|System: PS4, Xbox One, PC|
|Dev: Ivory Tower|
|Release: November 17, 2015|
|Screen Resolution: 480p-1080i||Language, Mild Blood, Mild Suggestive Themes, Violence, Includes online features that may expose players to unrated user-generated content|
Monster and drift specs are sure to maintain their appeal for a longer time. Drifting definitely isn’t my strong suit, and the majority of my practice took place on wet roads, which wasn’t helpful. I don’t recommend taking out a drift spec ride when you’re free roaming and exploring; the slightest over-correction can completely derail you, something that I’m sure the more mischievous bumper-tappers out there will be counting on when they’re looking for victims to pester. Initiating your drift and easing into your intended trajectory is simple enough, but you’ll find that the brake, throttle, and steering management required to execute and chain together long, sweeping drifts - especially in adverse weather conditions - takes some serious getting used to. Awareness of your minimap and a little finesse go a long way here.
The monster trucks are hulking, clumsy brutes. There aren’t many on the road at the time of writing this review, but as more people pick up Wild Run and take to the streets, monster spec is going to introduce some serious chaos, and that’s a great thing. You sit high upon a mobile, metallic mountain, capable of mid-air corkscrews and triple backflips. The Monster Arena is basically a playground for you and your crew, providing the perfect space in which to slam into each other and attempt gravity-defying, aerial stunts as you collect points in timed events. Atop the highest point of the arena is a small platform where rivals are likely to submit to fits of laughter as they attempt to sumo each other off of the edge and watch each other flip and tumble to the ground. These guys aren’t very fast or responsive, so unless you’re climbing a mountain or running over a Fiat for fun I doubt you’ll want to spend too much time captaining your not-so-gentle giant, but it’s a hell of a good time in the proper setting.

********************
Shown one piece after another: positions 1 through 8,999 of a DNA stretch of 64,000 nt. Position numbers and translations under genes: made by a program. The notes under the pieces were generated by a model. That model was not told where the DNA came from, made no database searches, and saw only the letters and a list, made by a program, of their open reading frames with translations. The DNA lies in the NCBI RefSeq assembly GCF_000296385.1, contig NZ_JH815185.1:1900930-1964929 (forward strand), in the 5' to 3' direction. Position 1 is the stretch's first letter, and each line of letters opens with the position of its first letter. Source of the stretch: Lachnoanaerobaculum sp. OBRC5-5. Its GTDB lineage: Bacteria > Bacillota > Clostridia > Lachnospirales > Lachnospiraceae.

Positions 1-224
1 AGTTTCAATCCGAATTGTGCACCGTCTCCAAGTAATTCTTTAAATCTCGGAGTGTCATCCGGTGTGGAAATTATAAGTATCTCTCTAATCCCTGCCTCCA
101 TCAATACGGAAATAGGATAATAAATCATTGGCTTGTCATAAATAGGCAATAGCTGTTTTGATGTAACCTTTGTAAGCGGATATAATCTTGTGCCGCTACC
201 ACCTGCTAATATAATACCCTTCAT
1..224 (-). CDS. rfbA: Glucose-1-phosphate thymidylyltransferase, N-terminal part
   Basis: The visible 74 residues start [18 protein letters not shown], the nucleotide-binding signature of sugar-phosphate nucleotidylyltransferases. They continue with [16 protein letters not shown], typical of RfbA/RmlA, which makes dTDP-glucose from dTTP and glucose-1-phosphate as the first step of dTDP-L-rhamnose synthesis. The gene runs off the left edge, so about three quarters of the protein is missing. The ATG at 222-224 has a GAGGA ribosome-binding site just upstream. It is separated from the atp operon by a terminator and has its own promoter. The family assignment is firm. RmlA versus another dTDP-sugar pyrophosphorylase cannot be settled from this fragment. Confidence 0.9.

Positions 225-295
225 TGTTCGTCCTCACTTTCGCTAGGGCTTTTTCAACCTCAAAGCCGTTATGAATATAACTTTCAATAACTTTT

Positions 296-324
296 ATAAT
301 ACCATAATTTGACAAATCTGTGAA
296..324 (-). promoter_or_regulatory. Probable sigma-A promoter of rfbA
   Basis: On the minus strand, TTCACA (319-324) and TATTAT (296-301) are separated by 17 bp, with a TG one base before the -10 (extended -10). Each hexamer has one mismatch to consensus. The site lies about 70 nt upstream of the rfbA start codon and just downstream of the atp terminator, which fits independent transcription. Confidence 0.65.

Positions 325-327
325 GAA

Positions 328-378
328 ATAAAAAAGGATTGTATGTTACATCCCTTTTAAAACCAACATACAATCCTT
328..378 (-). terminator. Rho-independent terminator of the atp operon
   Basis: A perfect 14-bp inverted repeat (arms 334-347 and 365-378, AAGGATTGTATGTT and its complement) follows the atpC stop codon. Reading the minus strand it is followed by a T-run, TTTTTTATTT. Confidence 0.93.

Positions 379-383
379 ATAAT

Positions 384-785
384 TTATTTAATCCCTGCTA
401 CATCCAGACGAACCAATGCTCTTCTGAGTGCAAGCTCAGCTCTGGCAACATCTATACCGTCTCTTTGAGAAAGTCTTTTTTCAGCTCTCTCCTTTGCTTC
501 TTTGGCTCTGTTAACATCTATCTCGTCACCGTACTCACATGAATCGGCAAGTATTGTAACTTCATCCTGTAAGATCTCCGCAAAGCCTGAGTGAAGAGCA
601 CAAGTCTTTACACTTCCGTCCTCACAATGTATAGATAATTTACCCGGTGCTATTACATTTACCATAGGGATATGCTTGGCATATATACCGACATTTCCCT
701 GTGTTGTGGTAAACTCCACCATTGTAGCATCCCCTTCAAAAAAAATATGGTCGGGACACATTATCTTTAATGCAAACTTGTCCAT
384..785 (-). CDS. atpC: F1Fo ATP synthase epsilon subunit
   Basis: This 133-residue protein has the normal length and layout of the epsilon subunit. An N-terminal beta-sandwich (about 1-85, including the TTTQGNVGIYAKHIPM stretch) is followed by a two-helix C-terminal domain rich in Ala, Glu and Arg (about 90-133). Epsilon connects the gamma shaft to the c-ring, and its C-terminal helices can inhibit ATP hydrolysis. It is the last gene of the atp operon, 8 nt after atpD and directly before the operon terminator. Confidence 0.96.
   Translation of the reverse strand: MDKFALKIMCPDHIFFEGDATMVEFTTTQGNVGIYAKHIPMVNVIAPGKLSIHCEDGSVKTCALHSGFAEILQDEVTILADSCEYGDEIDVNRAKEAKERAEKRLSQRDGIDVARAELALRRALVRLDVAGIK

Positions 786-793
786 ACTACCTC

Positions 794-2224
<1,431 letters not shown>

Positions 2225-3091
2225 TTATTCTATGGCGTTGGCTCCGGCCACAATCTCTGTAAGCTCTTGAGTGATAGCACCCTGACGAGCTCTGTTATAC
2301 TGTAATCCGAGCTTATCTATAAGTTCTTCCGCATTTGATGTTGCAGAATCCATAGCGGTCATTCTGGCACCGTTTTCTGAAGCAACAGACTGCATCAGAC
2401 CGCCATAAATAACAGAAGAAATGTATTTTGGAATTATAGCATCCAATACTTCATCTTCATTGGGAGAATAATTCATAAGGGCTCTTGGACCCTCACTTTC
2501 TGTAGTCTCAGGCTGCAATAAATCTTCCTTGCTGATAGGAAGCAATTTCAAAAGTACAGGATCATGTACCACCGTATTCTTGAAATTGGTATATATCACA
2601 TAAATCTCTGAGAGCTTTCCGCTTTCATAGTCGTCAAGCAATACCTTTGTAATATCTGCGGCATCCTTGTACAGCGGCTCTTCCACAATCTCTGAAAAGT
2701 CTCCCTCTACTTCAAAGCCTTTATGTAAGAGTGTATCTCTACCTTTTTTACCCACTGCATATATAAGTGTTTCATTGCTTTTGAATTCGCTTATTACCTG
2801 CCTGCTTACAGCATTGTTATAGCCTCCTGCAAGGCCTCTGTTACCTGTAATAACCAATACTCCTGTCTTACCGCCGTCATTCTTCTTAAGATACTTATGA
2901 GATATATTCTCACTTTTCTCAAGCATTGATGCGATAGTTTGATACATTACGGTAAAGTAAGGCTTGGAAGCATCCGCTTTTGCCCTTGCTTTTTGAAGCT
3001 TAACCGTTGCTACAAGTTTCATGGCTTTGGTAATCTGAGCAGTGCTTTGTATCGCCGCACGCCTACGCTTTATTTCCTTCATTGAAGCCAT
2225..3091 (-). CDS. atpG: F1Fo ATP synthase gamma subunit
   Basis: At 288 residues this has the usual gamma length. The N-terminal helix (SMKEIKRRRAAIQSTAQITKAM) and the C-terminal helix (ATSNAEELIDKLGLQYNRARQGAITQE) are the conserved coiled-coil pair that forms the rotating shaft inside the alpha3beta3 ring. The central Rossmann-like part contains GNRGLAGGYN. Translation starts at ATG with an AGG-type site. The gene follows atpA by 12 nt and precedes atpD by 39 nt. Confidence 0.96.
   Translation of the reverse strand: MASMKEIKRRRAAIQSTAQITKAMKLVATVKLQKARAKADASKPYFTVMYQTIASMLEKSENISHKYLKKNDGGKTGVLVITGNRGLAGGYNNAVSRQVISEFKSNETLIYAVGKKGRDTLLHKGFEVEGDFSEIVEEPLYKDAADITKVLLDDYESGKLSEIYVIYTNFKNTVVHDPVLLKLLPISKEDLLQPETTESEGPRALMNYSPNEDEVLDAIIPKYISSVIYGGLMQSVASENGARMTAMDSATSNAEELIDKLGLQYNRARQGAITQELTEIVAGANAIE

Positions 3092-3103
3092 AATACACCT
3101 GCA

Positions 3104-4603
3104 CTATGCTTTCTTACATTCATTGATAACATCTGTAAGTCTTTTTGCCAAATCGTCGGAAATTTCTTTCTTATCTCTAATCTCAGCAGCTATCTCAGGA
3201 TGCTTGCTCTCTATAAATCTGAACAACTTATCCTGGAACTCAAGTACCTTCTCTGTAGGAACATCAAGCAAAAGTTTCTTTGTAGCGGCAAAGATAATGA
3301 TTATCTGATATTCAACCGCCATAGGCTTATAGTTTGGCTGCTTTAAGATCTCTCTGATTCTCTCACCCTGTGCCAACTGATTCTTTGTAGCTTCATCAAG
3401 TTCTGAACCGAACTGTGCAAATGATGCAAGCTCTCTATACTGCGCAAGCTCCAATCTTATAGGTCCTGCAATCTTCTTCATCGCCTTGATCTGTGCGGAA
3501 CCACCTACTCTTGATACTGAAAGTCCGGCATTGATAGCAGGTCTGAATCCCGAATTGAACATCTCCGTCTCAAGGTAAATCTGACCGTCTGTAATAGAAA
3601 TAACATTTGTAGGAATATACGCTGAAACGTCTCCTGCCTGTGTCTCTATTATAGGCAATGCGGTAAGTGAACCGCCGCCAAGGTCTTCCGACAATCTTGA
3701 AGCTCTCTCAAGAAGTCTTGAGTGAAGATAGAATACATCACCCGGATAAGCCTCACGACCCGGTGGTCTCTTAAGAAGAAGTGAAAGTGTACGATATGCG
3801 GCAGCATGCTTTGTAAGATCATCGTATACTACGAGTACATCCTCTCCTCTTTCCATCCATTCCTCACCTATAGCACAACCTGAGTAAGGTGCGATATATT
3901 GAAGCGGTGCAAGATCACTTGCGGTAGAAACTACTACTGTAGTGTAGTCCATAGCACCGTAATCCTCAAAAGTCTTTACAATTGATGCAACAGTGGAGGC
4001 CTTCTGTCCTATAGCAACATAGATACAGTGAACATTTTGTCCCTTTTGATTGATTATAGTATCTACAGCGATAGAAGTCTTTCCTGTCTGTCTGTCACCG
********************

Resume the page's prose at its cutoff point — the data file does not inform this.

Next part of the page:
So what’s the verdict? Is Wild Run good enough to bring back estranged early-adopters and entice a new audience? It’s all up to you guys. Wild Run isn’t lipstick on a pig, it’s a frog become a prince. It’s proof that for almost a year now Ivory Tower and Ubisoft have been listening to fans and incorporating their feedback into an expansion that finally gives The Crew an identity of its own. Without your own crew, though, the streets of America feel barren and lifeless. If you’re willing to make the effort to reach out to a group of like-minded players with whom you can travel and compete, I can recommend The Crew: Wild Run without hesitation.
Date: November 18, 2015